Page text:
‘Show me your friends,’ a new campaign to unmask Republican politicians

Washington, DC –  There’s a popular adage in Spanish, “Dime con quién andas y te diré quién eres,” (show me your friends, and I will show you who you are), which clearly shows that the people you choose to surround you says a lot about your character and your values.

And that also applies in the political realm.

For example, the recent massacres in different parts of the country and the attempted coup in the U.S. Capitol on January 6, 2021 have revealed the devastating effect of disinformation campaigns from social and certain traditional media platforms, when such falsehoods are not denounced and stopped, immediately.

But some people who not only ideologically support these barbarities, but dare to repeat them, have damned the U.S. democracy without fear of the consequences of their historic irresponsibility. Worse still, some people in the world of politics allow themselves to be backed by those from the political gutter, who endlessly disseminate hate speech about minorities, an attitude that always comes with an overdose of racism, xenophobia, discrimination, and elevated anti-immigrant sentiment.

In contrast, America’s Voice just launched a bilingual campaign, “Show Me Your Friends,” to inform voters about the Republican politicians who, even if they often times don’t directly propagate the lies of their party brethren, do fail to energetically and publicly condemn them, becoming accomplices in their silence.

The campaign initially focuses on six Republican candidates for the House of Representatives in this year’s midterm elections, from border districts in Texas, Arizona, and New Mexico—although the plan is to include other candidates as the electoral season advances.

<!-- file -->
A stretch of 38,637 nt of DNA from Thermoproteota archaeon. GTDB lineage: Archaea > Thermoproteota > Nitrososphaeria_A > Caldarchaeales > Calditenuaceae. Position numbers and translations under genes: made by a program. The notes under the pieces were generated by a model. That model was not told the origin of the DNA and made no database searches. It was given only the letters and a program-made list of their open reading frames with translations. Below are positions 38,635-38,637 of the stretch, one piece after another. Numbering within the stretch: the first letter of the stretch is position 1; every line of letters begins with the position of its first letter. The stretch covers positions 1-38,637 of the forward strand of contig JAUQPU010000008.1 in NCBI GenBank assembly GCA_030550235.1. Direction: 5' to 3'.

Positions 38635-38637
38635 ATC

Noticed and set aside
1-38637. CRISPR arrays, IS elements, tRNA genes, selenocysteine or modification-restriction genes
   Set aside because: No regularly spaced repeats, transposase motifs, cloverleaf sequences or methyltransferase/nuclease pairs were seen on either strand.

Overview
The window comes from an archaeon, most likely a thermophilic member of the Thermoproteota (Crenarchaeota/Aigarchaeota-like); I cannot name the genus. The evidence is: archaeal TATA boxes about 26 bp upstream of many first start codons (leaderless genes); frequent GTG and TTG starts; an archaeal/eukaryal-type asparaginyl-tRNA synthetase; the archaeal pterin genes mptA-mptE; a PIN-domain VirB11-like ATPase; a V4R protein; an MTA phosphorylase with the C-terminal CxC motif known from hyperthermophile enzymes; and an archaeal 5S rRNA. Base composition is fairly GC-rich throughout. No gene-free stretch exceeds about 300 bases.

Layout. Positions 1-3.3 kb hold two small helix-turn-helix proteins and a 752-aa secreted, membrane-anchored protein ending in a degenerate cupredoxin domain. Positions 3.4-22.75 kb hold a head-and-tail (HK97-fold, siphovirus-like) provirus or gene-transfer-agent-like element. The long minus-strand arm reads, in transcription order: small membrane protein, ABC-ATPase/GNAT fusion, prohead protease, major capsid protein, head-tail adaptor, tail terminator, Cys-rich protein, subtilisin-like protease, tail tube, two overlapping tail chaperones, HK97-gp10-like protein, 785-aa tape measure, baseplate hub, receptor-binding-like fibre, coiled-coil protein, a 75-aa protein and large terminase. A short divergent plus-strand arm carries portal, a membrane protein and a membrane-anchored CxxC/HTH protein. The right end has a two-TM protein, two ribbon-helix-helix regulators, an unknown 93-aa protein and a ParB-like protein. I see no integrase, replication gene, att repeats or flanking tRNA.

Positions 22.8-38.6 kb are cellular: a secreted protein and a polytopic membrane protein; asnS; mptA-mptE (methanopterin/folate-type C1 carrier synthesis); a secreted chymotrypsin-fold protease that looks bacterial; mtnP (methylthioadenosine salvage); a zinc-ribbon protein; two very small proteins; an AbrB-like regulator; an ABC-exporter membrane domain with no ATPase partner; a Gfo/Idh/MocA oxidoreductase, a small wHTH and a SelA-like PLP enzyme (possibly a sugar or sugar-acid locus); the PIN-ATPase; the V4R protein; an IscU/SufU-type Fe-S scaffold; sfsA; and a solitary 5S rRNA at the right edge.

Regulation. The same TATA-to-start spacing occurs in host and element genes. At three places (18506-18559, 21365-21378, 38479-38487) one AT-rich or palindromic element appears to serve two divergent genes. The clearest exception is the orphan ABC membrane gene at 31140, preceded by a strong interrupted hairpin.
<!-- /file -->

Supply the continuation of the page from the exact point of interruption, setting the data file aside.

Mario Carrillo, Campaigns Manager for America’s Voice, said “ahead of November, voters in our community should really know who they’re voting for and if they and their friends have our best interests in mind.”

Essentially, there is a lurking danger in the unfolding electoral process, since this hate speech that is spreading now throughout the nation has also shown what happens when public figures look the other way and don’t denounce or condemn those who propagate lies, many times with fatal consequences.

It’s no secret to anyone that the Republican Party has radicalized itself to the point of legitimizing conspiracy theories that were previously limited to fringe supremacist groups who, with the rise of Donald Trump—the primary cheerleader of these theories—to power, felt that their “Messiah” had finally arrived and they would have free reign to propagate their racism and xenophobia.

The nefarious influence of the former president has been so strong that last Thursday, during the first congressional hearing about the January 6 riot—perpetrated by a Trumpist mob that believed Trump’s lie that the election has been “stolen” from him—it was disgusting to see, on video, some Republican figures, who at the time did not confront nor condemn the ex-President publicly—basically say that the election was not stolen.